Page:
Wednesday, March 2, 2011

Reading at the Edge of Memory

Last List-Day Wednesday we looked at restaurants on Valley Mills Dr. here in Waco.  Great suggestions by "Ang."  I keeping overlooking Pei Wei as a dining option... it is now on my near-future lunch list.  
For the Middle Eastern insurgents and snow-bound Midwesterners who follow these posts, I thought a the universal topic of children's literature would be appropriate.  To jog your reticent memory, some classic Persian children stories are: The Sheep and the Jackal; The Camel and the Jackal; The Baby Goat and the Jackal; and The Good & Loving Boy Hassani.  

The topic of this List-Day Wednesday is quasi-autobiograpohical: 
What are your favorite childhood stories or books?

As with any group project, a few rules are needed.  There will be a topic.  As far as the length of the list, I have given this some thought.  A list of One, is not a list.  Two to a list is too harsh: only first and last place.  The minimum entries shall be Three, and Three it shall be.  For the sake of brevity, Five will be the max.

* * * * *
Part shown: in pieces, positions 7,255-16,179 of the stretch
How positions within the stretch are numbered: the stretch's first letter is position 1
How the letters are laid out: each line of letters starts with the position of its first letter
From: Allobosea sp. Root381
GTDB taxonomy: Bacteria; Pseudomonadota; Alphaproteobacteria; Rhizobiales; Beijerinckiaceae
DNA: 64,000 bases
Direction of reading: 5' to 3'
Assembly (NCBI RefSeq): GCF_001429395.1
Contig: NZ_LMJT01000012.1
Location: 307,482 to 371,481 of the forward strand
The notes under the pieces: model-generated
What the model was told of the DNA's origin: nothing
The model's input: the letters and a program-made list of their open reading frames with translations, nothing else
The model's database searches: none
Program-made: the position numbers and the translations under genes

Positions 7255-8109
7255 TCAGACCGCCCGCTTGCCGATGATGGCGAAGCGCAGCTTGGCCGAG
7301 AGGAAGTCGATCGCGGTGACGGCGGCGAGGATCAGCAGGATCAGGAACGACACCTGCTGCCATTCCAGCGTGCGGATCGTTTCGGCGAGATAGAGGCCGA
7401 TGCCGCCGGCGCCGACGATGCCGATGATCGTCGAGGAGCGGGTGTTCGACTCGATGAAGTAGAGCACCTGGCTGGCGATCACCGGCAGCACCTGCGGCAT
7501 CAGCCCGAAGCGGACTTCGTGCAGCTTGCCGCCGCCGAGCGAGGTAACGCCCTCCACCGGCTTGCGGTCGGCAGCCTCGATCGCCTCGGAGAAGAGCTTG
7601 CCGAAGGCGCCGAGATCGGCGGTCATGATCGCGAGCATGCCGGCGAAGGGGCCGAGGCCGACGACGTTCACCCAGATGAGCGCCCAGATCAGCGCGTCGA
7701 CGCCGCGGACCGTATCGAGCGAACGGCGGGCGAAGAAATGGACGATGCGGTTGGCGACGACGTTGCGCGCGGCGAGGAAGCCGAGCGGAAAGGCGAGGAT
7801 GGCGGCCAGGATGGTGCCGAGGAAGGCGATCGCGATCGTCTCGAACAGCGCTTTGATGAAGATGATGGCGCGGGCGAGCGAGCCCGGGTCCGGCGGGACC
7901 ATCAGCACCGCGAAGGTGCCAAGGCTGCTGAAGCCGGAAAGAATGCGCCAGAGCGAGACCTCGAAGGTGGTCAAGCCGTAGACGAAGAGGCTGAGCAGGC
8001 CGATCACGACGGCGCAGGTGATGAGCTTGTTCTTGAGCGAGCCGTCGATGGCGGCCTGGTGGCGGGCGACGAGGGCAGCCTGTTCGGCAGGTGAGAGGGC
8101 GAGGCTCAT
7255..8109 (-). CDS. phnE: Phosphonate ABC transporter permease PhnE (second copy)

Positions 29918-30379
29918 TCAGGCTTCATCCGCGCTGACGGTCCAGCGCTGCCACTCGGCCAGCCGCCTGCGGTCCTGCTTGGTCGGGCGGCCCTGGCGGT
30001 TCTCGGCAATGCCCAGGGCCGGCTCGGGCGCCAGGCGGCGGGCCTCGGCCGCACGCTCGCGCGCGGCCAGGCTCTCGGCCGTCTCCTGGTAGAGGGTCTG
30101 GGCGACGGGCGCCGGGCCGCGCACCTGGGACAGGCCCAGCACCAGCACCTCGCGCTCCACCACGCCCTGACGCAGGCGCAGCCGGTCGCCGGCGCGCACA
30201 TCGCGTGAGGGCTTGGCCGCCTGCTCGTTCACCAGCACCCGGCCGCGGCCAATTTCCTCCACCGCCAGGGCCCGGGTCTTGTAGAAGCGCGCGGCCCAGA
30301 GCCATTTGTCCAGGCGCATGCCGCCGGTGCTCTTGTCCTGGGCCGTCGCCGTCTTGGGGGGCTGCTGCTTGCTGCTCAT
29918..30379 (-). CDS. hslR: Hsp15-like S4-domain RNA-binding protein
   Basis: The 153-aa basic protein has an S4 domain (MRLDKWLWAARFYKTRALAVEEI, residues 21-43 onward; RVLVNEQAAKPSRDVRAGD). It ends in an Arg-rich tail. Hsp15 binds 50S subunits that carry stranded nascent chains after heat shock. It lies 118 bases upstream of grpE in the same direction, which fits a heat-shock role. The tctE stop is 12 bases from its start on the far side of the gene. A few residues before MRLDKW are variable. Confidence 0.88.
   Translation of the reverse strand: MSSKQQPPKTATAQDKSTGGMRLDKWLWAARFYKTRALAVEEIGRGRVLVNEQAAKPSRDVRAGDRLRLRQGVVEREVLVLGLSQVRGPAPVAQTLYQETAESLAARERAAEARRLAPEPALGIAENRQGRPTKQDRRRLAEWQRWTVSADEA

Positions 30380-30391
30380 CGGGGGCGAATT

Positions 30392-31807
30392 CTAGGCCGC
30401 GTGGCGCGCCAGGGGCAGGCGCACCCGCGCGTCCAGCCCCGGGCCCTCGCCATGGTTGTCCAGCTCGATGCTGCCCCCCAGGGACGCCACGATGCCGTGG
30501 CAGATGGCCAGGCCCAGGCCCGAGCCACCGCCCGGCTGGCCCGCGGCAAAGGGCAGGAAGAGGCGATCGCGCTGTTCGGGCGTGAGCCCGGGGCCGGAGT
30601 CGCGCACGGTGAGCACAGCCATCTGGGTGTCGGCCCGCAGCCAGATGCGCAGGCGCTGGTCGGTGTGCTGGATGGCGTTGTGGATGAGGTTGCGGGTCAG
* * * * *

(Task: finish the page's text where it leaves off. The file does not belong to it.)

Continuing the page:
Here is my list:
1) Winnie the Pooh - As I have suggested before, I like maps and 100 Acre Wood may be the source of my map fetish.
2) Bear Story - James Whitcomb Riley.  Now that I have returned to the story as a parent, I am a bit concerned about the violence.  As a child, a bear that slowly gets its legs shot off was very suspenseful.
3) Stuart Little - I had a pet mouse.  My mouse could not drive.
4) Goodnight Gorilla - As a parent reading to a child, this is a newly discovered favorite.  Great illustrations, few words.


  1. 1) Amelia Bedelia - She made me feel like less of a klutz, and I loved the play on words.
    2) Anything by Judy Blume, but especially "Tales of a Fourth Grade Nothing" and "Otherwise Known as Shelia the Great"
    3) Sweet Pickles series - The main characters are animals who live in a town together, and each book features one of them. I especially loved that the inside of each book cover had the Sweet Pickles community map.

    (My list is probably more "middle grade" than "children," but they are the first ones that came to mind.)

  2. Yes, the maps really help create the imaginary space of the story.
    No "middle school" books stick out in my memory, maybe I didn't read. According to my memory, the next book after Stuart Little was the "Odd Couple" by Neil Simon. Hmm.

  3. I devoured Choose Your Own Adventure books, too. They are what I remember reading the most, outside of must-reads for school.